Water Bottles not Bottled Water

Professor Joseph P. Fuhr Jr.*

 

American consumers spend billions of dollars annually on bottled water with little knowledge about the quality and cost of such water.  Many consumers are under the misconception that all bottled water is the same and comes from springs or pristine sources.  However, a large percentage of bottled water actually comes from tap water, and it may be less safe or healthier than your tap water.  Further, consumers are paying exorbitant prices for bottled water.  This ConsumerGram will discuss these issues of safety and price, and explain how increasing use of bottled water negatively affects the environment and our dependence on oil.

 

Safer, Purer, Healthier and Better?

            According to the Beverage Marketing Corporation sales of bottled water in the United States in 2006 were $10.8 billion. The three main reasons given for consumption of bottled water are health, taste and convenience.  According to a University of Arkansas study higher income groups and younger people purchase more bottled water than lower income and older people.

 

            Bottled water comes in many forms and from many sources.  Spring water and mineral water come from underground sources that flow naturally to the earth’s surface.  Purified drinking water is treated and the source does not need to be identified and can come from municipal tap water.  It is estimated that about 25% (and by some accounts 40%) of bottled water is tap water (NRDC, p. 2). Bottled water is not as tightly regulated as tap water.  For example, the FDA regulates bottled water whereas the EPA regulates tap water.  The EPA standards are higher than FDA. Moreover, bottled water that does not cross state lines is essentially unregulated.  Thus, consumers “can not assume that bottled water is better regulated, purer or safer than tap water” (NRDC, p. 1).  Also, numerous taste tests have shown that most consumers can not distinguish between the taste of bottled and tap water.

 

 

It’s Money Down the Drain

            The price of bottled water can be very high.  For example, if one pays $1 for 16 ounces, the actual price per gallon is $8, whereas tap from most municipal water companies costs considerable less than one cent per gallon.  Under this scenario a gallon of bottled water is considerably more expensive than a gallon of gasoline.  As National Geographic News states, bottled water is often not healthier, but can be 10,000 times more expensive.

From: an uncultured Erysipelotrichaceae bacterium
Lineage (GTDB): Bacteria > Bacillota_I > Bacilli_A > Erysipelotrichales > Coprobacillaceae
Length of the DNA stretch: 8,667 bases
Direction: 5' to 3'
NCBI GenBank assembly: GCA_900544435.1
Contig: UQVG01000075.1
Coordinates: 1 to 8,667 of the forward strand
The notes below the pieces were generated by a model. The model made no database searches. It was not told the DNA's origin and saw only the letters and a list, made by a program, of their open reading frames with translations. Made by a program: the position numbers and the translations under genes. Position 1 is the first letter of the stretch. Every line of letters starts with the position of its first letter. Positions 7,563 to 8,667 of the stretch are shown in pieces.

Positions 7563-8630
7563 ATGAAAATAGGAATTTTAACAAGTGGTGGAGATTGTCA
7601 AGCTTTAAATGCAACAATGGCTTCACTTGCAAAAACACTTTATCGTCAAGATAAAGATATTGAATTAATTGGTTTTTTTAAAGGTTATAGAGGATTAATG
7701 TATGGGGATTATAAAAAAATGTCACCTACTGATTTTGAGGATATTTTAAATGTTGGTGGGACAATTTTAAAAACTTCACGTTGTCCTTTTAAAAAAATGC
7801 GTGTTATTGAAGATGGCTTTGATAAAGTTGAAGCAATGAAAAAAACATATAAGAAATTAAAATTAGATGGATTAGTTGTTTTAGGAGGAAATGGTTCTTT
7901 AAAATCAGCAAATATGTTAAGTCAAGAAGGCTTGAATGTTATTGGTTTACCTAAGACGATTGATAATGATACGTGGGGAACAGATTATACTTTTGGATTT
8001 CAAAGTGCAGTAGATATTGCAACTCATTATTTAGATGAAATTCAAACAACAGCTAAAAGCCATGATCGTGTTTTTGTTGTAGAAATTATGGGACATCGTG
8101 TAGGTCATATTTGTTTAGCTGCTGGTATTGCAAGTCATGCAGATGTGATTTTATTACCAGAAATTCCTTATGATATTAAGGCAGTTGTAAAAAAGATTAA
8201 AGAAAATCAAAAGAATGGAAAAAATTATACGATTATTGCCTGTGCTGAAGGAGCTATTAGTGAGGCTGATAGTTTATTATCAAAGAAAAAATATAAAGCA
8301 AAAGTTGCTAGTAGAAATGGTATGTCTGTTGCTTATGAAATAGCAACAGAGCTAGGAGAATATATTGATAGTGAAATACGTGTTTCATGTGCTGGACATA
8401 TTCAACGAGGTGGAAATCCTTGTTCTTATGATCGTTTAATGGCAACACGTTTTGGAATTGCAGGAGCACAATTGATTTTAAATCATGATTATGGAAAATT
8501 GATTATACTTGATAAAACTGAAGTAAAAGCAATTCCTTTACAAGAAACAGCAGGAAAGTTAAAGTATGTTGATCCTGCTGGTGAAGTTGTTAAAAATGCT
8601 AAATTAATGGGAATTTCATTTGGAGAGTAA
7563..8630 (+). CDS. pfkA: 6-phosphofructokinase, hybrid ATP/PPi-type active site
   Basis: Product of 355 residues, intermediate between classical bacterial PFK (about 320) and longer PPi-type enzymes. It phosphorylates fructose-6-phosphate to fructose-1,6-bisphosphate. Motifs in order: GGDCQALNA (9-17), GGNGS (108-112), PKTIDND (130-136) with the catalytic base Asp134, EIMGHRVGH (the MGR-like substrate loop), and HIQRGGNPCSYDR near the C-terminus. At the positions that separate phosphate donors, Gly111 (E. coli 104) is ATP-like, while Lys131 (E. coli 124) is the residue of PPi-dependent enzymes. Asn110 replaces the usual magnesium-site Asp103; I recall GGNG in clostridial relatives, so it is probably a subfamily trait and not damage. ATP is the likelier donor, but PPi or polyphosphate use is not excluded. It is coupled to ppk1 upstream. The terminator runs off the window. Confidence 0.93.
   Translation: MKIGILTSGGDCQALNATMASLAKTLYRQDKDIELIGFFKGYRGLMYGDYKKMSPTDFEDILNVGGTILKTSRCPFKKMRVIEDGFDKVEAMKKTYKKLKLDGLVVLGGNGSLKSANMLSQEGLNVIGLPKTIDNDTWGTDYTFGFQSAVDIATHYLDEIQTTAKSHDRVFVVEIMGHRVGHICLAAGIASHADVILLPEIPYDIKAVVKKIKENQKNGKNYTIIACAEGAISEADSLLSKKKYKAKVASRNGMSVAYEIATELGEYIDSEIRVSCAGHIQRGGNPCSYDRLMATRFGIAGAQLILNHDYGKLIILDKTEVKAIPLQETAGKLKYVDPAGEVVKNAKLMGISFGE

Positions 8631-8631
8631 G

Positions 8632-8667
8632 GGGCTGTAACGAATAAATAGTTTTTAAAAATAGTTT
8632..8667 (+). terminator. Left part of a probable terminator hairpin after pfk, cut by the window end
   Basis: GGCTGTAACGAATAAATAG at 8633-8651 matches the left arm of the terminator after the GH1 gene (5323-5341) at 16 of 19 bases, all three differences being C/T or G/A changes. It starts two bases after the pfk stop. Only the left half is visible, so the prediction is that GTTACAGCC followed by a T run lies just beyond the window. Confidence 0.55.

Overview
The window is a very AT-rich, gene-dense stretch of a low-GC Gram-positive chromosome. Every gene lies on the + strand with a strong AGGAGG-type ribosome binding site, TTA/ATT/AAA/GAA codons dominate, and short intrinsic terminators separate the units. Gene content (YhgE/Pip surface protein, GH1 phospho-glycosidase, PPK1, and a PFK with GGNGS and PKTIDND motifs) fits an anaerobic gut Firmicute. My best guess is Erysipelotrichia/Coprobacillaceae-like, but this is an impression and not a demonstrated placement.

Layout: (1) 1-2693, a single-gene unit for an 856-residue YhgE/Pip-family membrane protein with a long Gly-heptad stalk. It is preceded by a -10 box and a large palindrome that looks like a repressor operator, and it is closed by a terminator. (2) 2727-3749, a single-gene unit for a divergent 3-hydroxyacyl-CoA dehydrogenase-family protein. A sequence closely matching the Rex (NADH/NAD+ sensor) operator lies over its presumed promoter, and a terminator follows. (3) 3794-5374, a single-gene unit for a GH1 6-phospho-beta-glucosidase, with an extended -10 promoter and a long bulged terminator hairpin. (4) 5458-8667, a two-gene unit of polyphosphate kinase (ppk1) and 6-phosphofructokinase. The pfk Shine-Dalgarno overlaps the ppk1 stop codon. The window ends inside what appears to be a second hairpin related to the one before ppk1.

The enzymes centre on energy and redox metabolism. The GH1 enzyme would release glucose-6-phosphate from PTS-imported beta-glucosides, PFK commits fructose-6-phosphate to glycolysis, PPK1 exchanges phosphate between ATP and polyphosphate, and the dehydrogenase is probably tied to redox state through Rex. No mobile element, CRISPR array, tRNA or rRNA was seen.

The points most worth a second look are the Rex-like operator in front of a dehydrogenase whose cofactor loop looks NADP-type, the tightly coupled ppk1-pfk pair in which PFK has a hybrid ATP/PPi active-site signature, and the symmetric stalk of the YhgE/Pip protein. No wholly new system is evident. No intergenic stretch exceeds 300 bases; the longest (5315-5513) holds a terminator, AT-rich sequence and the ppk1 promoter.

Also, bottled water is not environmentally friendly for three reasons.  First, most bottles are made of plastic, which is derived from crude oil.  The Earth Policy Institute estimates that more than 1.5 million barrels of oil are used annually to produce the bottles.  Thus, the production of these bottles increases air pollution and wastes energy.  Second, the bottles are usually transported by truck unlike tap water, which is transported through pipes.  This transport adds to the demand for oil contributing to and making us more oil dependent and leads to increased greenhouse gas emissions.  Finally, the disposal of these bottles raises environmental issues.  According to the Container Recycling Institute “about 86 percent of plastic bottles in the U.S. become garbage or litter” (NGN p. 2).  Also, most of the bottles are not biodegradable and end up in landfills.

 

             In summary, bottled water may not be safer than tap water, is priced considerably higher, is not environmental friendly which causes considerable pollution and adds to United States dependence on oil. Thus, a better alternative is the familiar water bottle rather bottled water.

 

 

Reading References:

National Resource Defense Council, Bottled water: Pure Drink or Pure Hype?

http://www.nrdc.org/water/drinking/bw/exesum.asp.

James Owens, Bottled water Isn’t Healthier than Tap, Report Reveals, Feb.24, 2006. http://news.nationalgeographic.com/news/2006/02/0224_060224_bottled_water.html.


* Dr. Fuhr is a professor of economics at Widener University and a Senior Fellow at the American Consumer Institute.

FacebooktwitterredditlinkedinFacebooktwitterredditlinkedin